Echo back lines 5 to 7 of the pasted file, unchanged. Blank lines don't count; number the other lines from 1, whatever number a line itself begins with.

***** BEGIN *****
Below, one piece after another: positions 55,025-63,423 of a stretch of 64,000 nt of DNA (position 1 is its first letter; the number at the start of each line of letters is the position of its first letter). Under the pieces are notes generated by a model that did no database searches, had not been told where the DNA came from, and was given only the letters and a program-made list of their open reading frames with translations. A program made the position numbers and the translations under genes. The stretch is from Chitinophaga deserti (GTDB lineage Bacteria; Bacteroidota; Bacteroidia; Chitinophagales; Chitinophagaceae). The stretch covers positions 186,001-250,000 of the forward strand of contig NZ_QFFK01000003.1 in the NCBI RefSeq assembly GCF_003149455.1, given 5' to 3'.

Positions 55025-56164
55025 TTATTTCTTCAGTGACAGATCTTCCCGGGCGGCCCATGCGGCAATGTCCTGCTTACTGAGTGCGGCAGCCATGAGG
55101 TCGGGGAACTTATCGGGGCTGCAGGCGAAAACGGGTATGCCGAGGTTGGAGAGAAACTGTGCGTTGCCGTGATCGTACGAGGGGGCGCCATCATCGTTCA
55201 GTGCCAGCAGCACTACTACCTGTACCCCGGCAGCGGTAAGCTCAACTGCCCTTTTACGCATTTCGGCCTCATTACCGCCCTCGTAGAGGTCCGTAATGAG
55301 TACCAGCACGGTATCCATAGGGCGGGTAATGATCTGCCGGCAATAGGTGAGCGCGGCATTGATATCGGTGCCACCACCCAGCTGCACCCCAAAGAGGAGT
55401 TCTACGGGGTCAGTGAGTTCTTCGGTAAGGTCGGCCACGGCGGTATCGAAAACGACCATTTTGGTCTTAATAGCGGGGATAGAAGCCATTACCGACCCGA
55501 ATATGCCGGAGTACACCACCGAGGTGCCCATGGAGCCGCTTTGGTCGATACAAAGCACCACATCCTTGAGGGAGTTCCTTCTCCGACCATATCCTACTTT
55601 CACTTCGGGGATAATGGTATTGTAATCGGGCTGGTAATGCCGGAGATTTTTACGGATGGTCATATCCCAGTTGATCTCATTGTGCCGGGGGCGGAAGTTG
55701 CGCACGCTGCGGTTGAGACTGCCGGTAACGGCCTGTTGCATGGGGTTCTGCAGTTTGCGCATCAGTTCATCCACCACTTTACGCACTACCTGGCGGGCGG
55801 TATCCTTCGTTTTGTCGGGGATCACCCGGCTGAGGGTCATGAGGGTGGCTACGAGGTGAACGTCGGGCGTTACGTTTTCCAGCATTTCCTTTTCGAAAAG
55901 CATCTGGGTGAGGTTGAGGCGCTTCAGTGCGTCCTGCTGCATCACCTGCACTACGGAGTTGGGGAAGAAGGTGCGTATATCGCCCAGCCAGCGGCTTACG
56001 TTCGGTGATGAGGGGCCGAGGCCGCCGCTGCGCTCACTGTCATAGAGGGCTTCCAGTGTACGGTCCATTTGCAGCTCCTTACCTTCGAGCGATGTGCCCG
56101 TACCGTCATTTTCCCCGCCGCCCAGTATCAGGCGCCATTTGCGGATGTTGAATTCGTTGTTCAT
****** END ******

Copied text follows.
55201 GTGCCAGCAGCACTACTACCTGTACCCCGGCAGCGGTAAGCTCAACTGCCCTTTTACGCATTTCGGCCTCATTACCGCCCTCGTAGAGGTCCGTAATGAG
55301 TACCAGCACGGTATCCATAGGGCGGGTAATGATCTGCCGGCAATAGGTGAGCGCGGCATTGATATCGGTGCCACCACCCAGCTGCACCCCAAAGAGGAGT
55401 TCTACGGGGTCAGTGAGTTCTTCGGTAAGGTCGGCCACGGCGGTATCGAAAACGACCATTTTGGTCTTAATAGCGGGGATAGAAGCCATTACCGACCCGA